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October 17, 2005

Shield laws

Scott Lemieux makes a key point about shield laws:
Any good shield law will presumably involve a balance between the reporter's privelege and the state's interest in the testimony. So it's not just that a blog that exists to send coded messages about breaking the legs of the store owner who resisted a shakedown to hired goons wouldn't qualify as "journalism." It's also that the state's interest in preventing assault and battery is extremely high, and would obviously trump privileges created by a shield law. As I've mentioned before, this also applies to the case of Judith Miller. Even if federal law were to grant journalists privilege against testifying--which I think would be desirable--and we assume for the sake of argument that her conversations with Scooter Libby constitute journalism, privilege would pretty clearly not hold up in this case. The state has a very strong interest in not having its covert agents burned, and the public interest in this case (Miller didn't even write a story based on what she learned, and her source was not providing useful information but was using her to pursue the interests of the administration) was negligible. So unless the privilege created by the shield law was absolute, which is obviously a terrible (and unworkable) idea, Miller would almost certainly be compelled to testify even if a shield law were in place.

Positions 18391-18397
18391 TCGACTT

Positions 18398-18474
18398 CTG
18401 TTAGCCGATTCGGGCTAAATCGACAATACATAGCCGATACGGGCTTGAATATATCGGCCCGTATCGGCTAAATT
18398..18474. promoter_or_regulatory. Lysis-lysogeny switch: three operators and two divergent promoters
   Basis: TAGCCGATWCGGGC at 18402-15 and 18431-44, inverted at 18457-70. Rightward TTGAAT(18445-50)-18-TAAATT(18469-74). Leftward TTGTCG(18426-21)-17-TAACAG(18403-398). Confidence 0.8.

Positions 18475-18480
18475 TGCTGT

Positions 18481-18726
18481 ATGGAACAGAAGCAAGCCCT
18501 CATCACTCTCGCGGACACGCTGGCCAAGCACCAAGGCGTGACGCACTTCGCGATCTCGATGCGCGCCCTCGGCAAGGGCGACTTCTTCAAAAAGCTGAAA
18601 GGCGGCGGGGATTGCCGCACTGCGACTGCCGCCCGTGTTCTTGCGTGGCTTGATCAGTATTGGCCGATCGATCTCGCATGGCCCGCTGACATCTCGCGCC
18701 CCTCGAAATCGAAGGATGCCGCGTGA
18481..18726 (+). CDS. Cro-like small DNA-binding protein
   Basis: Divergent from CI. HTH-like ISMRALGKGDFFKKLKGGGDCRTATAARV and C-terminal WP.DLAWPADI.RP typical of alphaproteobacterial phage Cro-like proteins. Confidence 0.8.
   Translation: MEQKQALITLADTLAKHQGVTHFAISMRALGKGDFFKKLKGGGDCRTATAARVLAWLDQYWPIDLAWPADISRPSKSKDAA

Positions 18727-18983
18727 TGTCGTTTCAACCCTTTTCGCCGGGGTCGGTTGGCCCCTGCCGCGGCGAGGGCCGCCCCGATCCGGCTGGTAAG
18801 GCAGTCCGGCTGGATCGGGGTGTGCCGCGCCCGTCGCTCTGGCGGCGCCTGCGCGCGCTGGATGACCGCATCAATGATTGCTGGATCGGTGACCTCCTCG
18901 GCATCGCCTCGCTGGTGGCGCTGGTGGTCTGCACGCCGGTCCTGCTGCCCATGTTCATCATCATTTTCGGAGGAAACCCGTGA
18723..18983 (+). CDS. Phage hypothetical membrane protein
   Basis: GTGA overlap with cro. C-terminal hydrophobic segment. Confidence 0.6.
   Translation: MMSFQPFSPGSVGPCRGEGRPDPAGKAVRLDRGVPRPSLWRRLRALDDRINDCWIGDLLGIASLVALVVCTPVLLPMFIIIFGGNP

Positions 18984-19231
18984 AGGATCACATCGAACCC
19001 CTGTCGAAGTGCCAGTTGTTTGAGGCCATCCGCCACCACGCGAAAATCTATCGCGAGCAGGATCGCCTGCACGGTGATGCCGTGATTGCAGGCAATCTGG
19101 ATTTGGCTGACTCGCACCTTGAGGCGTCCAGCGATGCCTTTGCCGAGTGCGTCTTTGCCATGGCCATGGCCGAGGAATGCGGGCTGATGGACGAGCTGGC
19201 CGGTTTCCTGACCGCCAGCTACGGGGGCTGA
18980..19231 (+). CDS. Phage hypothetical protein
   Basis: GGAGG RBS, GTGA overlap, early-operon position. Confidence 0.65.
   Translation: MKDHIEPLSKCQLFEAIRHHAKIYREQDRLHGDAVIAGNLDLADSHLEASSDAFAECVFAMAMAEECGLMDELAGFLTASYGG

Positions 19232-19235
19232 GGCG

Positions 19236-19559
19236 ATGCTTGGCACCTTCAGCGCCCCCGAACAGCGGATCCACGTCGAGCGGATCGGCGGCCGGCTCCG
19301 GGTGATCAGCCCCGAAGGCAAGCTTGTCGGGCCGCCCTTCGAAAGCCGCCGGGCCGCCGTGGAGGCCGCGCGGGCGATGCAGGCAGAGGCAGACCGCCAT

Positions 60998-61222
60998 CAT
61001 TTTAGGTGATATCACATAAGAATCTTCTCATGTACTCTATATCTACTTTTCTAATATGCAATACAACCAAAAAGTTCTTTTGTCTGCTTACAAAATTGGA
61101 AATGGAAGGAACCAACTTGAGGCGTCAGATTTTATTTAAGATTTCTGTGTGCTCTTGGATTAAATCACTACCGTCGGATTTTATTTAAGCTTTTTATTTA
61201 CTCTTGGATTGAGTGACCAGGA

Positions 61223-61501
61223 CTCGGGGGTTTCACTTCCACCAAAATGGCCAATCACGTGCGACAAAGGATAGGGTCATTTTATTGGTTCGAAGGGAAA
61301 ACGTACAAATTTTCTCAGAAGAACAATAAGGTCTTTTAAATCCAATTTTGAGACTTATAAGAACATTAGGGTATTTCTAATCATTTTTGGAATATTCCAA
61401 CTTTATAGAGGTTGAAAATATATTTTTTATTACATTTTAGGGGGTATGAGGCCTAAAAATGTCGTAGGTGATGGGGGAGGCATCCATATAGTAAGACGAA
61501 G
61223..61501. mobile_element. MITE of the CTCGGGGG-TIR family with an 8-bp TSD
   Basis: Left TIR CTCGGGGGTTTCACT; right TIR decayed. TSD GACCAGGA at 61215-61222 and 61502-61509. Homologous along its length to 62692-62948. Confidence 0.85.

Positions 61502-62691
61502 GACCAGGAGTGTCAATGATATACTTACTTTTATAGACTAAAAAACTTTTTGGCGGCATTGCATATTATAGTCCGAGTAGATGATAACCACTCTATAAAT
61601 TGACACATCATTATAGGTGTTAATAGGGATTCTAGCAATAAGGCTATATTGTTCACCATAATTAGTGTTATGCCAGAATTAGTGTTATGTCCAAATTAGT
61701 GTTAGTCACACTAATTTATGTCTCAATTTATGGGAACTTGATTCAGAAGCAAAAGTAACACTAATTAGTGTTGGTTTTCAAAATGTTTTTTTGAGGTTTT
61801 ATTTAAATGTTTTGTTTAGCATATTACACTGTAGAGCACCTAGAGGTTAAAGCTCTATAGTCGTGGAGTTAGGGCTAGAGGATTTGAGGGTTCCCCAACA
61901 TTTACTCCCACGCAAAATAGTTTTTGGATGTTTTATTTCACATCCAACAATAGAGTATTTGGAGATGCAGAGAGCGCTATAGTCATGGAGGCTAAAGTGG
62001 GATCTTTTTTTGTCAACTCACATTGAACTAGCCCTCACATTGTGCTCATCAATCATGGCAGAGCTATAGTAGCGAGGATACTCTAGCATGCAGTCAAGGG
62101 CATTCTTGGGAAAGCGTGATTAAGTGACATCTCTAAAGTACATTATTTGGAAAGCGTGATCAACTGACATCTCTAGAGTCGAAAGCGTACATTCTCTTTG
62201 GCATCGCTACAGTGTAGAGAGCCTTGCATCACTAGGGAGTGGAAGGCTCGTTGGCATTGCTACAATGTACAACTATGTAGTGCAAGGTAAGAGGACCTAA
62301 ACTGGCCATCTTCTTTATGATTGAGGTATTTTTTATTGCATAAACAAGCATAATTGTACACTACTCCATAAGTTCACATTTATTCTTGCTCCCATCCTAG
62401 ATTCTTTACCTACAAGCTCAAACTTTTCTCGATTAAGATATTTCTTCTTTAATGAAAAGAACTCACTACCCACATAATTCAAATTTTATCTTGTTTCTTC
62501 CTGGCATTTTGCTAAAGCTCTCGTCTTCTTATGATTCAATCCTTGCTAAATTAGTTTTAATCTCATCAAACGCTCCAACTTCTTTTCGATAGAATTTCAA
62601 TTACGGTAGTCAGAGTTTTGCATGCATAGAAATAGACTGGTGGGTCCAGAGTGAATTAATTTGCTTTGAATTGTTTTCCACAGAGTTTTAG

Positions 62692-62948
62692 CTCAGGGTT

One of the frustrating things about the current debate is that both sides tend to argue as if an absolute shield were an option.


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